Researchers develop a novel technique using graphene to create solar cells they can mount on surfaces ranging from glass to plastic to paper and tape.

Imagine a future in which solar cells are all around us — on windows and walls, cell phones, laptops, and more. A new flexible, transparent solar cell developed at MIT is bringing that future one step closer.

The device combines low-cost organic (carbon-containing) materials with electrodes of graphene, a flexible, transparent material made from inexpensive and abundant carbon sources. This advance in solar technology was enabled by a novel method of depositing a one-atom-thick layer of graphene onto the solar cell — without damaging nearby sensitive organic materials. Until now, developers of transparent solar cells have typically relied on expensive, brittle electrodes that tend to crack when the device is flexed. The ability to use graphene instead is making possible truly flexible, low-cost, transparent solar cells that can turn virtually any surface into a source of electric power.

Photovoltaic solar cells made of organic compounds would offer a variety of advantages over today’s inorganic silicon solar cells. They would be cheaper and easier to manufacture. They would be lightweight and flexible rather than heavy, rigid, and fragile, and so would be easier to transport, including to remote regions with no central power grid. And they could be transparent. Many organic materials absorb the ultraviolet and infrared components of sunlight but transmit the visible part that our eyes can detect. Organic solar cells could therefore be mounted on surfaces all around us and harvest energy without our noticing them.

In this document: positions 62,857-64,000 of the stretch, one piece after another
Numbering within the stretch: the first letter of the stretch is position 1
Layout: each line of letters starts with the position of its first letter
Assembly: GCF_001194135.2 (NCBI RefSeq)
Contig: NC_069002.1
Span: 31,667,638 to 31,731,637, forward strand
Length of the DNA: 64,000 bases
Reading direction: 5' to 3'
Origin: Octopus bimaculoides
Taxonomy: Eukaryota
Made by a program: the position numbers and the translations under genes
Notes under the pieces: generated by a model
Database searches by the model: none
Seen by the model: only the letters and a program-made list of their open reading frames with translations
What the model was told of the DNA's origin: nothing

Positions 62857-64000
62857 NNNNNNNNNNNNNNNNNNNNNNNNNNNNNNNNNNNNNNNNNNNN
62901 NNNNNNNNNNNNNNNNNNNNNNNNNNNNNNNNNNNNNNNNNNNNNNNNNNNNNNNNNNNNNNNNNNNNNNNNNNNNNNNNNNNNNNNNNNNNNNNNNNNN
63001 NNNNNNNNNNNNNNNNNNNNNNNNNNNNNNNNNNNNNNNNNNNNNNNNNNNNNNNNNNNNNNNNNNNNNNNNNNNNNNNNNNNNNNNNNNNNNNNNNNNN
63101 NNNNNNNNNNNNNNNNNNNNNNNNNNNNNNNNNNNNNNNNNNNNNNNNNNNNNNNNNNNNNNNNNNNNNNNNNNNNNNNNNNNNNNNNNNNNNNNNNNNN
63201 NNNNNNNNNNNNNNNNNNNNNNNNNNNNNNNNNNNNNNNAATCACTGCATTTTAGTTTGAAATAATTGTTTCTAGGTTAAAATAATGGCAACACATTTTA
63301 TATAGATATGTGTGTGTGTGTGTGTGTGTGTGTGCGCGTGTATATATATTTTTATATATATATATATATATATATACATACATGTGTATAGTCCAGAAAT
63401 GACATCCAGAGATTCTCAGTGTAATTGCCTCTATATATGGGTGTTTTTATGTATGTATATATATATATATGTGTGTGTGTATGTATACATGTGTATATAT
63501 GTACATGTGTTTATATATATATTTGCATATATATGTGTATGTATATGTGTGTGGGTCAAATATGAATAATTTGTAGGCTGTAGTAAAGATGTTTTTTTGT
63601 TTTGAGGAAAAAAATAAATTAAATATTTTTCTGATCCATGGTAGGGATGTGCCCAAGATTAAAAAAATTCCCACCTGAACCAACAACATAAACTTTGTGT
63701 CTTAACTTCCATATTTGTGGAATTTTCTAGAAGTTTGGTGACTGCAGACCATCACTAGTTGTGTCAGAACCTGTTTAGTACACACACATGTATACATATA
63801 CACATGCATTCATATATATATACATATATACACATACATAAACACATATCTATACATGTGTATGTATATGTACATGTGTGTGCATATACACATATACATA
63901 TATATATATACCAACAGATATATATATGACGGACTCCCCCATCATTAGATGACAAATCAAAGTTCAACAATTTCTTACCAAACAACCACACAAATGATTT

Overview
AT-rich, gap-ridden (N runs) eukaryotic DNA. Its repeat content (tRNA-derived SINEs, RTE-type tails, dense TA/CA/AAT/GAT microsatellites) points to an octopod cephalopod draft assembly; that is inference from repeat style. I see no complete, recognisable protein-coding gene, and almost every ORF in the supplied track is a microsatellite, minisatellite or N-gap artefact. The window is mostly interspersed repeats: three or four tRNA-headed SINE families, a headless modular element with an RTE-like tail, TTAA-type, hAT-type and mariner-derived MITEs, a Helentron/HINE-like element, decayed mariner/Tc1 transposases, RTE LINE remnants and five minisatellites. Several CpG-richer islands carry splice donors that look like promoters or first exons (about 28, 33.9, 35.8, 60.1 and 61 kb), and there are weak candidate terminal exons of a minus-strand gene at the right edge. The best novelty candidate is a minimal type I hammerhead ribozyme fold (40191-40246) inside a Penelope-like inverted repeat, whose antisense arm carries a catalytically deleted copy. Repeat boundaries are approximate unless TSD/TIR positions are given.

Researchers have made significant advances over the past decade toward developing transparent organic solar cells. But they’ve encountered one persistent stumbling block: finding suitable materials for the electrodes that carry current out of the cell.

“It’s rare to find materials in nature that are both electrically conductive and optically transparent,” says Professor Jing Kong of the Department of Electrical Engineering and Computer Science (EECS).

The most widely used current option is indium tin oxide (ITO). ITO is conductive and transparent, but it’s also stiff and brittle, so when the organic solar cell bends, the ITO electrode tends to crack and lift off. In addition, indium is expensive and relatively rare.

A promising alternative to ITO is graphene, a form of carbon that occurs in one-atom-thick sheets and has remarkable characteristics. It’s highly conductive, flexible, robust, and transparent; and it’s made from inexpensive and ubiquitous carbon. In addition, a graphene electrode can be just 1 nanometer thick — a fraction as thick as an ITO electrode and a far better match for the thin organic solar cell itself.

Read more on this development here: http://news.mit.edu/2017/mit-researchers-develop-graphene-based-transparent-flexible-solar-cells-0728

News credit: Stauffer, N. (2019). Transparent, flexible solar cells. [online] MIT News. Available at: http://news.mit.edu/2017/mit-researchers-develop-graphene-based-transparent-flexible-solar-cells-0728 [Accessed 14 Dec. 2019].

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